Derrick Monet and his wife, Jenna, were driving on an Indiana interstate in 2019 when their Tesla Model 3 sedan operating on Autopilot crashed into a parked fire truck. Derrick, then 25, sustained spine, neck, shoulder, rib and leg fractures. Jenna, 23, died at the hospital.
The incident was one of a dozen in the last four years in which Teslas using this driver-assistance system collided with first-responder vehicles, raising questions about the safety of technology the world’s most valuable car company considers one of its crown jewels.
Now, U.S. regulators are applying greater scrutiny to Autopilot than ever before. The National Highway Traffic Safety Administration, which has the authority to force recalls, has opened two formal defect investigations that could ultimately lead Tesla Inc. to have to retrofit cars and restrict use of Autopilot in situations it still can’t safely handle.
A clampdown on Autopilot could tarnish Tesla’s reputation with consumers and spook investors whose belief in the company’s self-driving bona fides have helped make Tesla Chief Executive Officer Elon Musk the world’s wealthiest person. It could damage confidence in technology other auto and software companies are spending billions to develop in hope of reversing a troubling trend of soaring U.S. traffic fatalities.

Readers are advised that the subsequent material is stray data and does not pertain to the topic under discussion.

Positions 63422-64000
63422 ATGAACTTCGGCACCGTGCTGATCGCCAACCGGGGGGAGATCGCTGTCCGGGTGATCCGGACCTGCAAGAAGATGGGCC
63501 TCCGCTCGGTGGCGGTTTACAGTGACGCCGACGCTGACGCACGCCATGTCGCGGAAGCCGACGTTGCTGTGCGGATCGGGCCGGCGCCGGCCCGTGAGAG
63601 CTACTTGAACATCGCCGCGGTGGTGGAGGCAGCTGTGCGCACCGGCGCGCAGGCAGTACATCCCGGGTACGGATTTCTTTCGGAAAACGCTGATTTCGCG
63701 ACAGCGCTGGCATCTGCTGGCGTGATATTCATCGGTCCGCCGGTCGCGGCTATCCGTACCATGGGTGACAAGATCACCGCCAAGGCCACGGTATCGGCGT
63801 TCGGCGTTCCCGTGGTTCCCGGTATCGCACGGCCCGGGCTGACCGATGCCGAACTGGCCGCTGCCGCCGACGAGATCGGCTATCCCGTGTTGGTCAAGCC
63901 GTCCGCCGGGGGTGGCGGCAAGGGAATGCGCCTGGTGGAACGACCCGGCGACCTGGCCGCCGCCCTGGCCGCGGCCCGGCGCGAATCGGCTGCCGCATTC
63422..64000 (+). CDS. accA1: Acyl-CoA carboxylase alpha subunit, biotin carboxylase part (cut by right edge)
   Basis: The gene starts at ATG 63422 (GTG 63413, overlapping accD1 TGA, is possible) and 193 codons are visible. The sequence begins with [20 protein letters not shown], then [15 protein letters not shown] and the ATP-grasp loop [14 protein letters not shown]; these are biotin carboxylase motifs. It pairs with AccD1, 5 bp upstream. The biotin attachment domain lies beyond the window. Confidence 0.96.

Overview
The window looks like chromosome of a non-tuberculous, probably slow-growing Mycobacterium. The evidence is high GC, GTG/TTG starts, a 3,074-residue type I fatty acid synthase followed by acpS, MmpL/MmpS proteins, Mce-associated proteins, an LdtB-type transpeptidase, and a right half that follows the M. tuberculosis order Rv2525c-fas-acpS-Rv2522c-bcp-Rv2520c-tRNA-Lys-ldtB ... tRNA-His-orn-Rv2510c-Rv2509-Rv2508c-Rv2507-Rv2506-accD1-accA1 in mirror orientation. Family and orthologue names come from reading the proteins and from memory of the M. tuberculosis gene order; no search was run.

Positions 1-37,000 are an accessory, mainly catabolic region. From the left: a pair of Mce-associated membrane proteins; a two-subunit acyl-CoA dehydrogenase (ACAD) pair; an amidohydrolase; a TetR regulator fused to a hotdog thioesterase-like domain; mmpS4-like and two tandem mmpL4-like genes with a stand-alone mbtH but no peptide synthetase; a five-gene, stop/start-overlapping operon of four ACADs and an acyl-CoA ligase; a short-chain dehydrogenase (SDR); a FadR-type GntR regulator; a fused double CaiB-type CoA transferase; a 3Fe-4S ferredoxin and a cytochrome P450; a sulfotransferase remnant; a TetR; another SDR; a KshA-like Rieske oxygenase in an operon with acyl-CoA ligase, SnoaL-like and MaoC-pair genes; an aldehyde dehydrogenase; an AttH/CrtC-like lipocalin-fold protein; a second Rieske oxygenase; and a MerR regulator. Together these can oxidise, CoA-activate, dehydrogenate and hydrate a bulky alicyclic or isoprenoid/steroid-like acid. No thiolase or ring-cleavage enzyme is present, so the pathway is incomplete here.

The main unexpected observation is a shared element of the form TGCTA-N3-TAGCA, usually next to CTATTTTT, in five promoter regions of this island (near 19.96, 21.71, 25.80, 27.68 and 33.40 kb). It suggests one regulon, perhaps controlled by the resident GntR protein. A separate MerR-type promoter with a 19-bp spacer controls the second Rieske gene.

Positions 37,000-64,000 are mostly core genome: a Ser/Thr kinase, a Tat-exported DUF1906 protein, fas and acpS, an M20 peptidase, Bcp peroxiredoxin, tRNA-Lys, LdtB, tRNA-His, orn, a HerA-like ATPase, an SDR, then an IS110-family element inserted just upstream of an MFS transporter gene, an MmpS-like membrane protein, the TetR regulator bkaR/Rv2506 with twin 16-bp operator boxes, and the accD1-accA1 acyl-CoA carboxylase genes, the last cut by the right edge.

It also could also bring long-simmering tensions between Washington and Tesla to a boil. The iconoclastic Musk has already derided NHTSA as the “fun police” and chafed at President Joe Biden’s unwillingness to lavish the pioneering company with praise. He’s not shy about lambasting lawmakers and regulators on Twitter, the social media platform he has offered to purchase for $43 billion.
Tesla, which reports earnings later this week, has lately had an aura of invincibility. As larger rivals were hobbled by the global chip shortage and other pandemic disruptions, the electric-car maker managed to substantially increase production. A modestly funded, slow-moving government agency is one of few obstacles threatening to throw it off course.
Musk and Tesla did not respond to requests for comment. “Making our vehicles safer is foundational to our company culture and how we innovate new technologies,” Rohan Patel, Tesla’s senior director of public policy and business development, wrote in a March letter to lawmakers.
A crackdown from NHTSA would follow repeated pleas from the National Transportation Safety Board, the independent accident-investigation agency, to tighten oversight of automated vehicles. The NTSB, which doesn’t have the power to compel carmakers to follow its recommendations, has suggested Tesla embrace automated-driving system safeguards that General Motors Co. and Ford Motor Co. have adopted for their systems. Tesla hasn’t responded to the NTSB’s guidance and instead continued its riskier approach.
“We essentially have the Wild West on our roads right now,” Jennifer Homendy, the chair of the NTSB, said in an interview. She describes Tesla’s deployment of features marketed as Autopilot and Full Self-Driving as artificial-intelligence experiments using untrained operators of 5,000-pound vehicles. “It is a disaster waiting to happen.”